Welcome to our Author Spotlight, where we shine a light on writers, authors, and literary wonders worldwide.
Today our spotlight is shining on Laura Nelson, a self-declared word nerd and YA fantasy author of The Lohikärran Chronicles.
1. First, tell us a little about your book/project?
I have a few projects. My current series (The Lohikärran Chronicles) is YA portal
fantasy, and I’m currently working on book 3 (Queen of Drattüjert). The first two
books, (Heir of Svartån; Thegn of Svartån) are currently available on Amazon and eventually will be on other platforms as well. The series follows Ina Svanunge, a teenage girl who gets transported into Lohikärra—a Nordic based
fantasy world—where she finds that she’s a lot more powerful than she ever
expected. In Queen of Drattüjert, she and her friends (including her love interest) must fight off an invading force, discover a necromancer, and save both
Lohikärra and our world. Queen of Drattüjert will be available June 30th, 2022.
I also have a handful of short novellas on Kindle Vella. Two of them (Bjornulf:
Dragon Heir and Son of Andrattür) are short novellas from the world of Lohikärra. I plan on releasing four more stories later this year.
Outside of the world of Lohikärra, I’m also publishing a fantasy romance under
the pen name of M. Victoria Vilandre. It’s only on Vella right now, but if you like
fantasy romances or second chance romances, check out To Fulfill a Vow.
2. What kind of research did you do and how long do you spend researching
before beginning a book?
I am a researcher by heart (my day job is being an archivist/librarian), so I do a
LOT of research, even for my fantasy stories. For my current series, there are
dragon characters who can shift into non-dragon forms. Which got me thinking
about the physiology of dragons. Long story short, I ended up deep diving into the subject of ovoviviparity or the ability to both have live young and eggs.
In the world of Lohikärra, dragons can lay eggs if they are in dragon form or give birth to live young if they are in human or another non-dragon form. I also did research into stuff like weather, topography, culture, various types of lore, you name it. As for how long I research before I start a book, it depends on the book. If I’m just starting out a series, I do a LOT of research before I start writing, figuring out the lore and the world and the ‘rules’ of the universe. But by the time I get to later books in a series, I’ll do less research on stuff like world building and more research on detailed things like how a fight or a battle might play out.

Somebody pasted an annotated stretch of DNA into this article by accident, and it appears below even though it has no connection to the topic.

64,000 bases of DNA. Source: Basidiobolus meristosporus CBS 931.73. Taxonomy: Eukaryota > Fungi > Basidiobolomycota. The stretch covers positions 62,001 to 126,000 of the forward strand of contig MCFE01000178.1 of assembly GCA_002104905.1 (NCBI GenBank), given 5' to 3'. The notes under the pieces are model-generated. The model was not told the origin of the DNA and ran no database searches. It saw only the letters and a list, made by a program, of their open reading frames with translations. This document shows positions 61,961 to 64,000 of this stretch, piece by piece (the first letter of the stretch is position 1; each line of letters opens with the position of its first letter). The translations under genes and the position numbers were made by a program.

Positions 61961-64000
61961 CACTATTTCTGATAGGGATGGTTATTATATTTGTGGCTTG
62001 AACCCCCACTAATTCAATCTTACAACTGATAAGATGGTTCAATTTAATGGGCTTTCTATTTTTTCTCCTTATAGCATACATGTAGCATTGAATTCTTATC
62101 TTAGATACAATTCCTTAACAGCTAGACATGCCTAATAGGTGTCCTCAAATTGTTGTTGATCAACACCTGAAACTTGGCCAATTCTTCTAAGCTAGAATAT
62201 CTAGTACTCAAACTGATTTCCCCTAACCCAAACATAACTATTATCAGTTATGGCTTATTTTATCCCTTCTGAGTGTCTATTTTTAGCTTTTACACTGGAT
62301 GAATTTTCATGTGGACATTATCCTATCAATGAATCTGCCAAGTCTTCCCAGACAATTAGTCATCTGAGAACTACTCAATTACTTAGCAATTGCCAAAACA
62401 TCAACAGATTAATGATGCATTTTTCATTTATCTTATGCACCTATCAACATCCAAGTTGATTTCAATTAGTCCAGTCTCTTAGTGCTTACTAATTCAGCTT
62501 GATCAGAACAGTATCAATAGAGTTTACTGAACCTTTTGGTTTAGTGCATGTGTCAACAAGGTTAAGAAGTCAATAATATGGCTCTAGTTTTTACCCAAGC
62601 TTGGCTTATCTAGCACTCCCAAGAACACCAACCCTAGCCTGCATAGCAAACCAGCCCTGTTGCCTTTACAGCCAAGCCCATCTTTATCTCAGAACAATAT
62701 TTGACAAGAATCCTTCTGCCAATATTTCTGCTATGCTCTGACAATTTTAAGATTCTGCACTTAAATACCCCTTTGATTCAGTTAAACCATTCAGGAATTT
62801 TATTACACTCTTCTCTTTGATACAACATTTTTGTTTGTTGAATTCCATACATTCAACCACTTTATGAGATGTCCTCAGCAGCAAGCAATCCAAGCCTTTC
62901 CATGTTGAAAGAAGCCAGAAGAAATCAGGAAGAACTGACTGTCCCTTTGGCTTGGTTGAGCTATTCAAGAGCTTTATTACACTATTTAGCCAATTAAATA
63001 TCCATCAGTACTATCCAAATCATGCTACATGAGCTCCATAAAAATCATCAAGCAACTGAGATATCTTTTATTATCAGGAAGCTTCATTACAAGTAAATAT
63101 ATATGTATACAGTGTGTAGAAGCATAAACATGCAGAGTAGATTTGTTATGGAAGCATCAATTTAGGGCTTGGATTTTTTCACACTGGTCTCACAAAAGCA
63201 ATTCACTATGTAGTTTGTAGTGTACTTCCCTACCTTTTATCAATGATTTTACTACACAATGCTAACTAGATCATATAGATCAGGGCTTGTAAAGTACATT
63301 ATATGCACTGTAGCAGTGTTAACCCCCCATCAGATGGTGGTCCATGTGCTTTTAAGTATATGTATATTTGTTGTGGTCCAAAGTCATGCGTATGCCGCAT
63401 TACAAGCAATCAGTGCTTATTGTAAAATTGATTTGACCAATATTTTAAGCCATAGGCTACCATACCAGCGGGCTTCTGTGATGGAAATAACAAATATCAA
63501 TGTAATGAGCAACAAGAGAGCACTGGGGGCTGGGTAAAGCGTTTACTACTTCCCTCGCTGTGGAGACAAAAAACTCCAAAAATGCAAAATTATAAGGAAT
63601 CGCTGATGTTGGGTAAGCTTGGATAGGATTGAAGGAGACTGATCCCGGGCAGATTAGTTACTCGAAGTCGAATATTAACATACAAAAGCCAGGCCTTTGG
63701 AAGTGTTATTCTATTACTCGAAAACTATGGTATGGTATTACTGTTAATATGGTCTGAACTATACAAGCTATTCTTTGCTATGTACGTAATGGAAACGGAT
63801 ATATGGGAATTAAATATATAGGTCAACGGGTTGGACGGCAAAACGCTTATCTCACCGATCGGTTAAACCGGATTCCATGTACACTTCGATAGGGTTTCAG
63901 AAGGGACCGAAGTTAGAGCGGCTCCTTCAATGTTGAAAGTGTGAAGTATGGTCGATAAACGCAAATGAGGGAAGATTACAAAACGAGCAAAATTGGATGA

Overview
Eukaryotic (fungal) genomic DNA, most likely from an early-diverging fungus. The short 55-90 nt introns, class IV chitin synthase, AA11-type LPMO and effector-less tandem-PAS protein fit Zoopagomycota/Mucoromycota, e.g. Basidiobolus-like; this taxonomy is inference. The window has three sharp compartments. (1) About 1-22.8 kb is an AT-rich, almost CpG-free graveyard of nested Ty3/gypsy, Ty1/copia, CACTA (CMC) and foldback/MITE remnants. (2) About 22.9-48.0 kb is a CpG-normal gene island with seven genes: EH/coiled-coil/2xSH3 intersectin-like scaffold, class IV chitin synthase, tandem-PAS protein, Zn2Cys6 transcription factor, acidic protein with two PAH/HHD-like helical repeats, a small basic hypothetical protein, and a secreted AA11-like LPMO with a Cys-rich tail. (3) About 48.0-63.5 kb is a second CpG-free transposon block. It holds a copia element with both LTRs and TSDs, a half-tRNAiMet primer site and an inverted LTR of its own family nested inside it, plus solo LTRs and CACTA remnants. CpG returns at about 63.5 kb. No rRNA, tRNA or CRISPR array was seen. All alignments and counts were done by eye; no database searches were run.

3. If you could tell your younger writing self one thing, what would it be?
Keep reading, keep writing, don’t be afraid that you’re going to subconsciously
write in someone else’s voice, and ignore the BS that people are telling you that
writing is a waste of time. It isn’t.
4. Can you tell us a bit about your writing space? Is there something you need to
have when writing a book?
I get to have a writing space??? For real, though, I’m a mom with young kids and a small house. I write wherever I can find space. My go-to items are my laptop, my phone, and some form of chocolate. If I can plunk myself down somewhere quiet for 30-60 minutes, that’s AMAZING, but I usually get my work done in 5-10 minute spurts when the kids are napping or distracted. My ideal working space on the other hand… that’s a whole other story, lol.
5. If you could be a character from any book for 24hours, who would you be?
Off the top of my head, either Meg Murry from A Wrinkle in Time or Alanna
Trebond from The Song of the Lioness. Meg because her character resonated with me as a child growing up and I had one of my first character crushes on Calvin O’Keefe. Alanna because she was a badass in The Song of the Lioness Quartet. They were also two of the first characters who were shown as successfully balancing motherhood/family life and a career/outside passions, which has always been an aspiration of mine.